The NFL season hasn’t been rescued yet from the labor dispute and Baltimore Ravens quarterback Joe Flacco has already been mistaken for a convenient punching bag.
Pounded verbally by former NFL players Jamie Dukes and Bucky Brooks, Cincinnati Bengals linebacker Dhani Jones and Pittsburgh Steelers linebacker LaMarr Woodley, Flacco has drawn heavy criticism.
Although Flacco has led the Ravens to three consecutive playoff appearances, Brooks said the Ravens are winning in spite of him not because of him.
Dukes accused Flacco of not working hard enough even though the former first-round draft pick has a reputation for putting in long hours at the office.
And Woodley predicted the Ravens will never win a Super Bowl in Flacco’s lifetime.
Ravens veteran wide receiver Derrick Mason has a pet theory on why Flacco has emerged as a popular target in NFL circles.
“When you’re good, people are scared of you,” Mason said during his youth football camp in Westminster.
“Honestly, that’s what I’ve seen. When people realize the potential that you have, they get very, very scared and then you see them scrambling to say bad things about the guy.
“Joe doesn’t care. He really doesn’t. For the Woodleys and the Dhani Jones and the rest of them, you see there aren’t no head coaches or general manager and no smart players saying Joe can’t play. The last thing you want to do is wake up a sleeping giant. Whether he says it or not, they’ve given him added fuel.”
Heading into his fourth NFL season, Flacco is the Ravens’ all-time passing leader with 10,206 yards, 60 touchdown passes, 878 completions and 1,416 attempts.
The 25-year-old New Jersey native has started every game of his career and has completed 62 percent of his throws for a respectable 87.9 quarterback rating with only 34 interceptions.
Including the playoffs since 2008, Flacco has a 36-19 record as a starter ranking behind only Indianapolis Colts star Peyton Manning (38-15) and ahead of New Orleans Saints quarterback Drew Brees (35-16) and Steelers quarterback Ben Roethlisberger (35-14). The Ravens are 22-3 when Flacco has at least a 95.0 quarterback rating.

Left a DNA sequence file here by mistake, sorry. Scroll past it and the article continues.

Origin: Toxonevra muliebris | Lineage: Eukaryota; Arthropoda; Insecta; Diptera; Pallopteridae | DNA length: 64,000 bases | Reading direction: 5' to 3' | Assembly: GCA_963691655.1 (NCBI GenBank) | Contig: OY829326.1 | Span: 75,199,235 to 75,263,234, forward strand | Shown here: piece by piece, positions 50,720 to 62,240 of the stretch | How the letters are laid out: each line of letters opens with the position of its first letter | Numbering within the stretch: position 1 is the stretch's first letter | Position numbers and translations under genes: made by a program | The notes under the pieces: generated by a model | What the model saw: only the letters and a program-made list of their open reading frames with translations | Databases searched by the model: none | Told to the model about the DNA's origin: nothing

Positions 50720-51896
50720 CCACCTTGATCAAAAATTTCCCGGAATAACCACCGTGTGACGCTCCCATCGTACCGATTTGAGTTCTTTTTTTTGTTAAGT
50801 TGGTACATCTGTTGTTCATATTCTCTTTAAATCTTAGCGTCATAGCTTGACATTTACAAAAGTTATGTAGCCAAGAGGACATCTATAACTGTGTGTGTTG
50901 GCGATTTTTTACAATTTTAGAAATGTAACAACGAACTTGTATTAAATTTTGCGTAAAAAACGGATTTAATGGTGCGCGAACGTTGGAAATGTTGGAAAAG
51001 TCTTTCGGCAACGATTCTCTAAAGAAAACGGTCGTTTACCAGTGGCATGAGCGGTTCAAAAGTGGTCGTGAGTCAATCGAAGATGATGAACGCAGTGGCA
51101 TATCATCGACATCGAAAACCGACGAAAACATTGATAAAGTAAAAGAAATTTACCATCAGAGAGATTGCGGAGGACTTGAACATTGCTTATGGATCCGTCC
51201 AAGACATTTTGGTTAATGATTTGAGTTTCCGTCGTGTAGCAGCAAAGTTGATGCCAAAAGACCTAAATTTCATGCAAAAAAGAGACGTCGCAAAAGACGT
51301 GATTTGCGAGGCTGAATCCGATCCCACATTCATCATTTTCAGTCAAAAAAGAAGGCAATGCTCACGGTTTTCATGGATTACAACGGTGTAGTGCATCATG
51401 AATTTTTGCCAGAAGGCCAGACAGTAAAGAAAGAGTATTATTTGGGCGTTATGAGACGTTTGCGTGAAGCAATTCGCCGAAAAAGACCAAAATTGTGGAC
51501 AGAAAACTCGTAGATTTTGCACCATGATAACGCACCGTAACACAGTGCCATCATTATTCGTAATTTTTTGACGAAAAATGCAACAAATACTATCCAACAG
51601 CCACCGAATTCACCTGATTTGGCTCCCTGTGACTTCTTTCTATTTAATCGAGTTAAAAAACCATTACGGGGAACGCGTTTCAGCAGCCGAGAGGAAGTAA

During the Ravens’ last 30 wins, Flacco has thrown 43 touchdowns and eight interceptions for a 102.4 rating.
What he hasn’t done, though, is lead the Ravens to a Super Bowl, going 4-3 in the postseason.
“Yeah, Joe is taking that final step,” Mason said of Flacco, who recently married his high school sweetheart. “Joe is going to be all right. Each year, the best thing he’s done is matured in the game. Joe is a mature young man.
“Each year, Joe hasn’t taken a step back. Each and every year, he’s gotten better. That’s all you can ask of your quarterback. Right now, he’s ready to be the leader of not just the offense, but the entire team.”
Last season, Flacco completed 62.6 percent of his passes for a career-high 3,622 yards and 25 touchdowns with 10 interceptions for a 93.6 rating.
Ravens free agent wide receiver Donte’ Stallworth recently stuck up for Flacco’s play and stoic personality.
"I like Joe," Stallworth said. "I think from the time I got there he made a lot of progress. He’s not a fiery guy. Sometimes, those guys at the quarterback position tend to be criticized for whatever reason when they’re not that fiery or cursing at people.
“Joe is cool. He goes about his business. He works hard. He’s the first guy in and one of the last guys out of the locker room. I definitely appreciate the position he’s in. I can’t see why some people are on him. He’ll be fine. He knows that. He’s not too far away from that championship. He’s a competitor. He’ll come out swinging."
NOTE: Mason thinks Woodley made a mistake by singling out the Ravens and neglecting to mention the rest of the AFC teams.
“There’s a lot of teams in our way, the Jets, Cincinnati, Cleveland, Tennessee, Jacksonville, Indianapolis, New England,” Mason said. “We’re thinking bigger than Pittsburgh. We’re thinking past Pittsburgh because you can’t just look at one team and forget about the others.
“Woodley is just looking at us. That tells you how scared he is of the Baltimore Ravens. You didn’t just take a dagger at us. You took a dagger at everybody else. He’s looking through a microscope; he’s looking through a funnel. He has to see the big picture.”